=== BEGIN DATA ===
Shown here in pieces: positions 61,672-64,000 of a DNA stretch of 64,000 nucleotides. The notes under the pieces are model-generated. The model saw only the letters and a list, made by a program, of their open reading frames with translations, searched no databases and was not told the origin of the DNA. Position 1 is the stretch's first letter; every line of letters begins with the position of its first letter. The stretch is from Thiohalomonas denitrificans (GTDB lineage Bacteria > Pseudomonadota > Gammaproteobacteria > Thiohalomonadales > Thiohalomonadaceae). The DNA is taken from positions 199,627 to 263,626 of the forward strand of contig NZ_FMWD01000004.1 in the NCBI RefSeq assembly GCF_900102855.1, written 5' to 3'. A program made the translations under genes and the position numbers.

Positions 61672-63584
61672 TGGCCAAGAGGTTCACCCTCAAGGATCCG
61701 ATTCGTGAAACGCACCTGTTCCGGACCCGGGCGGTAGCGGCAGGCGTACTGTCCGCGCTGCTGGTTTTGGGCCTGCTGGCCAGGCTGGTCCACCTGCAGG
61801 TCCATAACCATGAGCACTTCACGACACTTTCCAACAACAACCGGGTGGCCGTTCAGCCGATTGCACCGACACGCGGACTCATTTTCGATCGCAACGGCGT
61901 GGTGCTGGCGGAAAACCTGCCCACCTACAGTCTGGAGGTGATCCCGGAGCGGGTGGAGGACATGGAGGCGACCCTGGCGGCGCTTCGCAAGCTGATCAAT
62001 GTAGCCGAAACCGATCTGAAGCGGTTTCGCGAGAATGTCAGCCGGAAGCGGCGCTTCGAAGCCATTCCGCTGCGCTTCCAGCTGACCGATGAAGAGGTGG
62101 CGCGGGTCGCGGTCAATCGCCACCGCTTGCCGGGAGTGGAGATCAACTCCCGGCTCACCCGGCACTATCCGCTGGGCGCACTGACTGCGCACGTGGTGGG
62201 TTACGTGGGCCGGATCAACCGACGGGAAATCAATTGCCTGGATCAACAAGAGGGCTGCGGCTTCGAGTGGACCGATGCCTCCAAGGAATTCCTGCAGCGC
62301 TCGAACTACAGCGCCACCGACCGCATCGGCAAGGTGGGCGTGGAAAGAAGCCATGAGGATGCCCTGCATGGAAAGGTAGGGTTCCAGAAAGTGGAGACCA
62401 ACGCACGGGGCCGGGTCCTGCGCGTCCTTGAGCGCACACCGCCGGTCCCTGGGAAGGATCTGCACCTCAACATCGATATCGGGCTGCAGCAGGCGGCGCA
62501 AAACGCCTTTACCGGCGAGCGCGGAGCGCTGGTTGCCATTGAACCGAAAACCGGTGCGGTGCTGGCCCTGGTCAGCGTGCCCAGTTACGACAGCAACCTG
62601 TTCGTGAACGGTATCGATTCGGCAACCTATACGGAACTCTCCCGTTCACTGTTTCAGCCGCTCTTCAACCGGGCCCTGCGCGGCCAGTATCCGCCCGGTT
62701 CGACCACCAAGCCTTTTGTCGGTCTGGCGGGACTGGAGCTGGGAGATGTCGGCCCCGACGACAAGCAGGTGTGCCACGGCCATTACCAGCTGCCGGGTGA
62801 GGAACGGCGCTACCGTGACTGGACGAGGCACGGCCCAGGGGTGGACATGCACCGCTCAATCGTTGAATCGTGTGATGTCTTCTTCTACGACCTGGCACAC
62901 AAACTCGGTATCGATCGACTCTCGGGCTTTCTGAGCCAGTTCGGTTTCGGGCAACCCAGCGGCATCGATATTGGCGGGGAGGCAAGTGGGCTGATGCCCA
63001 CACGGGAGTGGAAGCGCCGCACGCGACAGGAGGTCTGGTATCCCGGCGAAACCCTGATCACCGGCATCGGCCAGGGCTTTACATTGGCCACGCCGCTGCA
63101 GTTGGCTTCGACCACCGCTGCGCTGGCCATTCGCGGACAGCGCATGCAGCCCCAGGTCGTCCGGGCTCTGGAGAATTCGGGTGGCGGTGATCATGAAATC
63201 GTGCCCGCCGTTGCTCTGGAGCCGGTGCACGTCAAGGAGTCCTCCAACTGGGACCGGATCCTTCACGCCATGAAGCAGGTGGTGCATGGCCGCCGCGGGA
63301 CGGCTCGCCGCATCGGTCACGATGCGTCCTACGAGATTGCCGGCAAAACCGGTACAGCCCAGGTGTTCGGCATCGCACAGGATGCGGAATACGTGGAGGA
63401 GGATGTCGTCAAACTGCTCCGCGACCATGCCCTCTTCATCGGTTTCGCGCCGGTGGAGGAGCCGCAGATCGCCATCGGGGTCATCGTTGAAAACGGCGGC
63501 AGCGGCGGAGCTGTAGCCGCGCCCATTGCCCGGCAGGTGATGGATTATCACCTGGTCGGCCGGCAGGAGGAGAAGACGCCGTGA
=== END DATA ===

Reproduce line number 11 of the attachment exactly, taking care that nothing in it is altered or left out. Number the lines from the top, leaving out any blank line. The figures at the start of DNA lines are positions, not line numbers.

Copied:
62401 ACGCACGGGGCCGGGTCCTGCGCGTCCTTGAGCGCACACCGCCGGTCCCTGGGAAGGATCTGCACCTCAACATCGATATCGGGCTGCAGCAGGCGGCGCA